25 February 2016 | Peter Brogan
There is no question that 2016 will be an exciting year for BIFM and the FM industry. Looking back on last year, it was not only an exciting year for BIFM, but also one that saw more advances across the facilities management sector.
To find out how the FM industry is evolving, our own BIFM FM Business Confidence Monitor is establishing itself as an important pulse check for the facilities management industry, capturing a picture of FM market confidence by canvassing views of the sector's senior decision-makers and the teams delivering those services on the ground throughout the UK.
This year we have included new questions around the impact of the new National Living Wage. I am eager to understand how the FM sector thinks the mandatory pay increase from April 2016 will affect them, as estimates claim that more than a million workers in the UK aged 25 and over will benefit from the wage increase.
In my last comment piece I mentioned the word 'change'; it instantly reminded me of the book Who Moved My Cheese?, and certainly the cheese is being moved for the FM sector. There is no doubt that technology will have a major impact on the sector where data and benchmarking will be paramount. However, as more FM companies get a better understanding of their spend, many are now interested in learning if this spend is 'appropriate.' What's appropriate? For example, how does that spend compare against other similar companies or industry standards? The FM spend against appropriate benchmarks will further empower facilities managers to better control that spend and drive improved performance across their organisations.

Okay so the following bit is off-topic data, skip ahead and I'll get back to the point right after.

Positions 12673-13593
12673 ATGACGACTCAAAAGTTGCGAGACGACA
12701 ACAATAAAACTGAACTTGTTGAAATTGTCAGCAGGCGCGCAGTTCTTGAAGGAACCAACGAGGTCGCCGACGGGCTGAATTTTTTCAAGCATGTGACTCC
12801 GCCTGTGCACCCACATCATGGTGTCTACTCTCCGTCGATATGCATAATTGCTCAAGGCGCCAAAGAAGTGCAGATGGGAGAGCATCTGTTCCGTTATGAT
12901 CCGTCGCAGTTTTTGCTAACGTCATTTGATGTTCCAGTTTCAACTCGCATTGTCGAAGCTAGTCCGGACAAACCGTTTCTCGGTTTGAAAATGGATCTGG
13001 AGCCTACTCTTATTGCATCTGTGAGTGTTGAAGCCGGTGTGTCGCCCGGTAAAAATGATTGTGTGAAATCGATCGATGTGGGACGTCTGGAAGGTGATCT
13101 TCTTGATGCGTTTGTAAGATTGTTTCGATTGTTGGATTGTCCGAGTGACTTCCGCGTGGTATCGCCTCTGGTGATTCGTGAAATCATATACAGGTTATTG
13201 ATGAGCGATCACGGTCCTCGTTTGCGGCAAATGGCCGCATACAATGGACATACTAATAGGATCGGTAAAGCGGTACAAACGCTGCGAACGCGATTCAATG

Another change on the horizon for facilities management in 2016 is the maintenance of Building Information Models (BIM). From its further integration into CAFM software through to the role of Soft Landings, it has the opportunity to really put FM at the heart of optimal building design and operational support.
With the role of FM evolving every year, it made me pause for a moment to think about people who have what is known as a growth mindset who are constantly monitoring what's going on. Certainly they're sensitive to positive and negative information, but they're attuned to its implications for learning and constructive action: What can I learn from this? How can I improve? Therefore, the word change can either be embraced or feared by people.
As mentioned earlier the economic, environmental and technological conditions continue impacting the evolution of the FM sector, there's one thing we know for sure. The FM sector will continue to be one of change and this certainly should not be feared but embraced.
Turn and face the strange.
Peter Brogan is research and information manager at the BIFM